It’s Not Consensus That Matters
Autozone (AZO) made headlines this morning after it reported consensus-beating results for the calendar 1st quarter. While a consensus beat is a great thing, it does not make a stock a buy, especially if the outlook for future growth is in peril. In the case of Autozone, there is an outlook for growth that may in fact make this stock a buy.
Autozone is one of if not the U.S. leading retailer of aftermarket auto parts, vehicle maintenance products, and supplies for motorists. In that regard, the company’s business was well-supported before the pandemic due to secular trends. Trends like the rising cost of new cars and the shift to pre-owned vehicles and longer ownership periods. The average lifespan of a car in 2007 was 10 years, in 2019 it was 11.8 years. Post-pandemic the company has proven to be a nimble operator and a vital part of American lives.
The Results Are In
Autozone reported what it describes as a quarter with three distinct periods. The first four weeks, before the pandemic panic set in, the company was performing above expectations with solid mid-single-digit sales increases. The second four weeks, the four weeks in which shut-downs most impact the economy, sales were down significantly.
In the final four weeks, the four weeks in which stimulus checks began to flow through the economy, comps turned “meaningfully positive”. The bottom line, comps for the quarter are down 1.0% and well below the -6% that many analysts had been expecting. Revenue, down -0.1% from the previous year, beat consensus by 500 basis points.
One reason for Autozone’s strength is that as an “essential business”, it was able to keep virtually 100% of its stores open. While the company did reduce hours and implement social-distancing measures the reduced store traffic was offset by eCommerce and a strong rebound. Margins, notably, held steady in the YOY comparison despite increased costs associated with the pandemic. Store inventory is up too, about 2.5%, due to the opening of new stores and increased product placement on store shelves.
Guidance Is Shaky But The Outlook Is Bullish
Company guidance for the next quarter and full-year was not forthcoming due to pandemic-related volatility in business.
“During the third quarter, we experienced the most extreme fluctuations in sales, both negative and positive, in the Company’s more than 40-year history. Because of this extreme volatility and uncertainty around the continued effects of the virus and government and consumer responses, it is difficult for us to forecast short-term results with any degree of confidence,” said Bill Rhodes, Chairman, and CEO.
Despite the outlook is bullish. The pandemic provided volatility for the business but did not hamper results in a material way. Looking forward, the company is still on track to deliver revenue and EPS growth this year and next. The average analysts rating is a buy with one caveat, the stock is trading at the consensus target which suggests it is already fairly valued. In favor of the bulls, however, is the fact eleven of the 24 ratings are neutral which means there is a chance for analysts upgrades over the coming quarters.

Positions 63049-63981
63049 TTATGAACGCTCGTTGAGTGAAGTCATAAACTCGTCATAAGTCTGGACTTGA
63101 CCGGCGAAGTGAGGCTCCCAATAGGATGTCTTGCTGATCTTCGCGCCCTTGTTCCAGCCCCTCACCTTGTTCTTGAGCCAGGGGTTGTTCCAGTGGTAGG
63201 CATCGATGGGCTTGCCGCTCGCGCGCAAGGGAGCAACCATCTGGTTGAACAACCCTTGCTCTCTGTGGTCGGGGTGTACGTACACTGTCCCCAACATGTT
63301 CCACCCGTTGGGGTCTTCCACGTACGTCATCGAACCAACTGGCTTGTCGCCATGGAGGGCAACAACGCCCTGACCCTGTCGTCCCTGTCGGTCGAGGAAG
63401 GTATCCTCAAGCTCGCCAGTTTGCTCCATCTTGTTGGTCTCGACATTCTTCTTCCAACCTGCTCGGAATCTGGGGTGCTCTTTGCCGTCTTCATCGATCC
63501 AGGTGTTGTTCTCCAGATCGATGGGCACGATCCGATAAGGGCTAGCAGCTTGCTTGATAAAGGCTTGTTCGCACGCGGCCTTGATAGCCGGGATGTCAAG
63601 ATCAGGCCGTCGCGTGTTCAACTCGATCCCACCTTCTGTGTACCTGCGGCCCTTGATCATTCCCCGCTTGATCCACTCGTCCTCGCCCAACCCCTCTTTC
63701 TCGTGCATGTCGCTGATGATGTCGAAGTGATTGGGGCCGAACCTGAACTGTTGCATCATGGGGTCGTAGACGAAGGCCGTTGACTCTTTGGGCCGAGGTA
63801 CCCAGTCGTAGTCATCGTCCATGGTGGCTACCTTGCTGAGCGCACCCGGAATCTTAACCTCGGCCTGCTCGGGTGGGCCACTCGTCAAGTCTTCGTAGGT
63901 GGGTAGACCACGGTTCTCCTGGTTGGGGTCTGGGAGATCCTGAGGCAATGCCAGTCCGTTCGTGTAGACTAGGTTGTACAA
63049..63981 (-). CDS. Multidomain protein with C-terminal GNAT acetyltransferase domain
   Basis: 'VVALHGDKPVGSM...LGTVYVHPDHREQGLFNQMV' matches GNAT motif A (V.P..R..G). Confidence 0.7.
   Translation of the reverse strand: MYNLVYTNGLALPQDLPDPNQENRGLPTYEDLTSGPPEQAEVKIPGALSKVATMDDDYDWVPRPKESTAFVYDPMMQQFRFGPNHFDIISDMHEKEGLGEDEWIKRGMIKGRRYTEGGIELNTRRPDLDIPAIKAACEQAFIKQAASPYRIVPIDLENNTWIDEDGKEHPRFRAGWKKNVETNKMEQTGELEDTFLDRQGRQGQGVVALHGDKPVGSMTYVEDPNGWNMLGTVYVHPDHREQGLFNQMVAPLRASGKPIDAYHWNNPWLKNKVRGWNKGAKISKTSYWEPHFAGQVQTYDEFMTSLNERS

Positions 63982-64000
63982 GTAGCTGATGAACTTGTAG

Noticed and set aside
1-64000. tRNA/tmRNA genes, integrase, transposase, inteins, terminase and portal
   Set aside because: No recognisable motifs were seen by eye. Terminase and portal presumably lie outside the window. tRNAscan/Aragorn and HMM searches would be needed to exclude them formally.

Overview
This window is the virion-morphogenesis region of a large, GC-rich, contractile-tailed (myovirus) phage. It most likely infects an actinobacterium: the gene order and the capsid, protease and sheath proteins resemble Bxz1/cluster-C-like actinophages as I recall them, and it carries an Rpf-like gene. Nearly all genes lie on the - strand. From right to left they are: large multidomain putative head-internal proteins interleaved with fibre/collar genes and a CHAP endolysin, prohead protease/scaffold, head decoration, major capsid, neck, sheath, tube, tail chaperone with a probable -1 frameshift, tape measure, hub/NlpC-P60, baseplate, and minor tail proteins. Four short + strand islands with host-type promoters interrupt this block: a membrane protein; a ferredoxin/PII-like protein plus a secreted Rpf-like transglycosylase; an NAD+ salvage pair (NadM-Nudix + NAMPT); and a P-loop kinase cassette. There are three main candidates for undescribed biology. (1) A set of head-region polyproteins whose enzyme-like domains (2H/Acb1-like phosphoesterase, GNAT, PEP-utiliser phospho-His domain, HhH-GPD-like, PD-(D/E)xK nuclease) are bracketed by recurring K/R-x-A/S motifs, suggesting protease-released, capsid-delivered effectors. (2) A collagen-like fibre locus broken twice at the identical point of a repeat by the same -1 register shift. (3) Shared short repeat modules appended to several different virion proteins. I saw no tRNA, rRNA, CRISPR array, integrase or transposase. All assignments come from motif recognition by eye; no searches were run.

In addition, the company still has nearly $800 million left in its share-repurchase program. The program has been suspended temporarily due to the pandemic but will likely be reinstated later this year. The company’s cash position, strong balance sheet, results, and outlook all support it.
The Technical Outlook: Bullish … But
The technical outlook for Autozone is bullish but it comes with a but. While the outlook is bullish price action is already elevated and showing signs of resistance that should not be ignored. Today’s pop set a new high for the stock, above the pre-correction levels, and that is a very bullish sign. The bearish twist is that sellers chose to step in be it for profit-taking or position-management and that may keep prices from moving higher in the near to short-term.
What makes the charts even less appealing are divergences in MACD and stochastic. Both indicators are bullish but show lower peaks while price action makes a higher peak and that’s not good. Divergences show underlying weakness in the market that could lead prices lower, possibly much lower. If price action isn’t able to hold current levels the next targets for support are near $1,120, $1,100, and $1,050 any of which could become an entry point.
If price action is able to hold this level, near $1145, it will likely become the starting point for another rally. A rally whose target is a retest (at least) of the all-time high
13 Stocks Institutional Investors Won't Stop Buying
University endowments, pension funds, sovereign wealth funds, hedge funds and other institutional investors have recently been pouring money into a a group of 13 elite stocks.
These institutional investors don't get easily swayed by hot stocks that are popular with retail investors. You probably won't see a Tesla or a SnapChat in this group, because institutional investors know that these "popular kid" stocks almost always aren't great investments. However, you will find some incredibly solid companies on this list backed by real earnings and real fundamentals.
In order to identify these stocks, we had to comb through every 13D and 13F filing that institutional investors have filed with the SEC in the last quarter. After reviewing more than 5,000 filings, we have identified 13 companies that institutional investors have been buying left. Big money investors are pouring hundreds of millions of dollars into these stocks.
View the "13 Stocks Institutional Investors Won't Stop Buying".